Playing indoors on a speedier surface and with theoretical crowd noise – the announced attendance of 55,072 was tickets distributed, with less than half of those tickets having been used, so noise wasn’t an issue – this was supposed to be another test for Sherrod and Adams. While they didn’t’ earn a passing grade, the Packers’ alternatives are limited. They’ll have to hope for improvement in the coming weeks and good health for their starting tackles.
Player of the game: Running back Eddie Lacy appeared to be in midseason form in his preseason debut, carrying five times for 25 yards and catching two passes for 22 more yards. All seven of his touches came on the opening drive, when he accounted for more than half of the 86-yard scoring march.
“Eddie, he’s had a heck of a camp,” McCarthy said. “You’re at practice every day. Eddie is an improved football player from last year. I like what he did today.”
Whether McCarthy saw enough to put his workhorse back on the shelf isn’t clear. Lacy didn’t suit up for last week’s exhibition opener, and given the way he looked on his 13-yard run to start the game and his 18-yard catch-and-run on a checkdown that got the Packers into the red zone, he doesn’t have anything to prove in the final two preseason games. McCarthy did say earlier in the week that he wanted to limit Lacy’s workload.
“That’s definitely not my call, but whatever they decide to do, I’m 100 percent behind them,” said Lacy, who set a Packers rookie record by rushing for 1,178 yards en route to the NFL offensive rookie of the year award last year. “It’s all about getting ready for Week 1.
“Every opportunity is a blessing, and whenever I get to go out and play I take pride in every carry or every catch, every opportunity I’m out there.”
Play of the day: Rodgers sure looked like himself during his two series of action, but it was on one play in particular where it became crystal clear why he was so adamant in the offseason that he would not be changing his style of play after last year’s fractured left collarbone.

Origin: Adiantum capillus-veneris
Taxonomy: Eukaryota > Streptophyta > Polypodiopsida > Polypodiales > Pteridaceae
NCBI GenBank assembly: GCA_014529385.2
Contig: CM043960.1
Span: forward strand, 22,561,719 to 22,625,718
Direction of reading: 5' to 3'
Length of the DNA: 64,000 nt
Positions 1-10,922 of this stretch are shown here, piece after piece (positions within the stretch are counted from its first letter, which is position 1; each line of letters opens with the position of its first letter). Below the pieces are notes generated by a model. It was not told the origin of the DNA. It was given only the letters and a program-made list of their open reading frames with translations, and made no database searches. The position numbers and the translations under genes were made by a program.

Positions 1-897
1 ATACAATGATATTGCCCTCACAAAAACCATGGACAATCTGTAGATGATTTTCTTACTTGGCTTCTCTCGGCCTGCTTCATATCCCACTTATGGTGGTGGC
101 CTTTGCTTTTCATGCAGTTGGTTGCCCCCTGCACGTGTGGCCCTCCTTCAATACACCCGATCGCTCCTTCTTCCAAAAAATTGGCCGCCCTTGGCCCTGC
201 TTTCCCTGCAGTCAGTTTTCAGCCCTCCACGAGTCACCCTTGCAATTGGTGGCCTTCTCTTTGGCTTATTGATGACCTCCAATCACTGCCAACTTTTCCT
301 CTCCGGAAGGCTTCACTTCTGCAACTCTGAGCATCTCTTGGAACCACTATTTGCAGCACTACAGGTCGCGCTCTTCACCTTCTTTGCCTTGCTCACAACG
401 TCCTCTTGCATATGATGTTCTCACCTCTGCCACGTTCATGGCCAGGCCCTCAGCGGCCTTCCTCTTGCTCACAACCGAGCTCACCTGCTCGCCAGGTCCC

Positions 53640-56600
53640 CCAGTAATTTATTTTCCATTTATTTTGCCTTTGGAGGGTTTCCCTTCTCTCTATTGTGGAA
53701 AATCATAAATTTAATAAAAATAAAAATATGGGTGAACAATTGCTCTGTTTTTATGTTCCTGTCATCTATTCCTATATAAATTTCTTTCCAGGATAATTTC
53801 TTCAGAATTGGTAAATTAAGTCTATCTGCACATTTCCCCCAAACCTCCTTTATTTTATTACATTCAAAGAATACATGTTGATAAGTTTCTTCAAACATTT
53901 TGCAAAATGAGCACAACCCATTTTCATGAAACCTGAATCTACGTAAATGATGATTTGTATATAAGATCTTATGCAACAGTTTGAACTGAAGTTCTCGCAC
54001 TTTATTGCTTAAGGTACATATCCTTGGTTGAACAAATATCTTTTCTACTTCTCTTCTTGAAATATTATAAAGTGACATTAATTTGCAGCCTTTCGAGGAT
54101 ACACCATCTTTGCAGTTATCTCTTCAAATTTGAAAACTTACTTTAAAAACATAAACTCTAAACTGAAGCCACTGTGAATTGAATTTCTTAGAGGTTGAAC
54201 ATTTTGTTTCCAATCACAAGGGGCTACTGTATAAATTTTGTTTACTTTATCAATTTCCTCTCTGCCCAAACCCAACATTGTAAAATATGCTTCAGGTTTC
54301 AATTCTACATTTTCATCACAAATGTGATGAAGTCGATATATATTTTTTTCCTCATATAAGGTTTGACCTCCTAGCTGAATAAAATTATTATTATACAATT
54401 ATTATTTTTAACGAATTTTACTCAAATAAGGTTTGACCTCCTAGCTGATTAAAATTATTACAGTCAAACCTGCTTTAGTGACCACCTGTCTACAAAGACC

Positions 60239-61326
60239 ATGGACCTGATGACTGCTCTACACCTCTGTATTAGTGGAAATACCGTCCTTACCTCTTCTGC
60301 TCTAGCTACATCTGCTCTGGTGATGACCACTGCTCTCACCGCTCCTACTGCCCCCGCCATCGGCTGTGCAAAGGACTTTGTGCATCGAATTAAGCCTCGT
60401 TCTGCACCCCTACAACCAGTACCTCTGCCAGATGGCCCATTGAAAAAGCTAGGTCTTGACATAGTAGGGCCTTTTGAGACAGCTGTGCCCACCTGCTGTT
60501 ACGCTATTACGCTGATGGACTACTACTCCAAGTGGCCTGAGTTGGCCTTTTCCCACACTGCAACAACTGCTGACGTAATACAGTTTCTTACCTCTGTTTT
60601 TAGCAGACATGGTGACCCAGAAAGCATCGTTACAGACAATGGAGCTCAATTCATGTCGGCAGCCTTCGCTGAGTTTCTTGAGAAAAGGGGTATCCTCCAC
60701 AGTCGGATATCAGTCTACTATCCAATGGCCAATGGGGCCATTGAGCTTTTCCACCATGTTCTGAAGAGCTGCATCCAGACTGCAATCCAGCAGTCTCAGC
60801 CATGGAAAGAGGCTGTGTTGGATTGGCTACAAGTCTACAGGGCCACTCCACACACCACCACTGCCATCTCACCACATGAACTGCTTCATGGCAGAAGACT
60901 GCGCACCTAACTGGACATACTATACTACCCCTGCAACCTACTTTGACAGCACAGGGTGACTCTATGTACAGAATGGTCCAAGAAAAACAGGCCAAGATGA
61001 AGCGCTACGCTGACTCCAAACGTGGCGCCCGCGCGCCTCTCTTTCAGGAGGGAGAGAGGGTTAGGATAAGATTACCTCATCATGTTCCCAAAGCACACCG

On the final play of the first quarter, Rodgers had first-and-10 from the St. Louis 47-yard line. He took a shotgun snap and, against a four-man rush, initially wanted to go to Randall Cobb in the right slot. He pumped and pulled the ball down, then pivoted to his left to throw a checkdown to running back James Starks. He then pulled the ball down again, danced briefly in the backfield and then went back to his right, finding tight end Andrew Quarless for a 35-yard gain down to the Rams’ 12.
“They played very vanilla on defense. They didn't bring any pressure really other than one snap when we're out there,” Rodgers said. “They didn't have [defensive tackle Michael] Brockers playing. They didn't have [linebacker James] Laurinaitis playing. It was good to run some plays against another [team], but it's preseason."
Inside slant: Rodgers probably didn’t say enough to get himself fined, but he did not hold back on his thoughts about the officiating, as the points of emphasis the league has instructed its officials to focus on in preseason – illegal contact/holding on pass plays and illegal hands to the face – were on full display. The teams combined for 22 penalties for 171 yards, and the Packers had a pair of touchdowns – Rodgers’ 10-yarder to Jordy Nelson and Tolzien’s 4-yarder to White – wiped out by hands-to-the-face flags.
“It's way over the top. It's too much,” Rodgers said. “The game is too choppy if they're going to call it like that. I don't know how many penalties [there were]. I'd guess excess of 30. That's what it seemed like.
“I know there's some issues in some of the other games with the amount of penalties called, but we had two touchdowns taken off the board. It's tough. I don't know how they can continue to ref it that way. I know they have a tough job. They're trying to make the right calls all the time. We know what they're emphasizing. We had some of this crew actually in our camp and talking about defensive holding, illegal contact, hands to the face and offensive pass interference. You saw it [today]."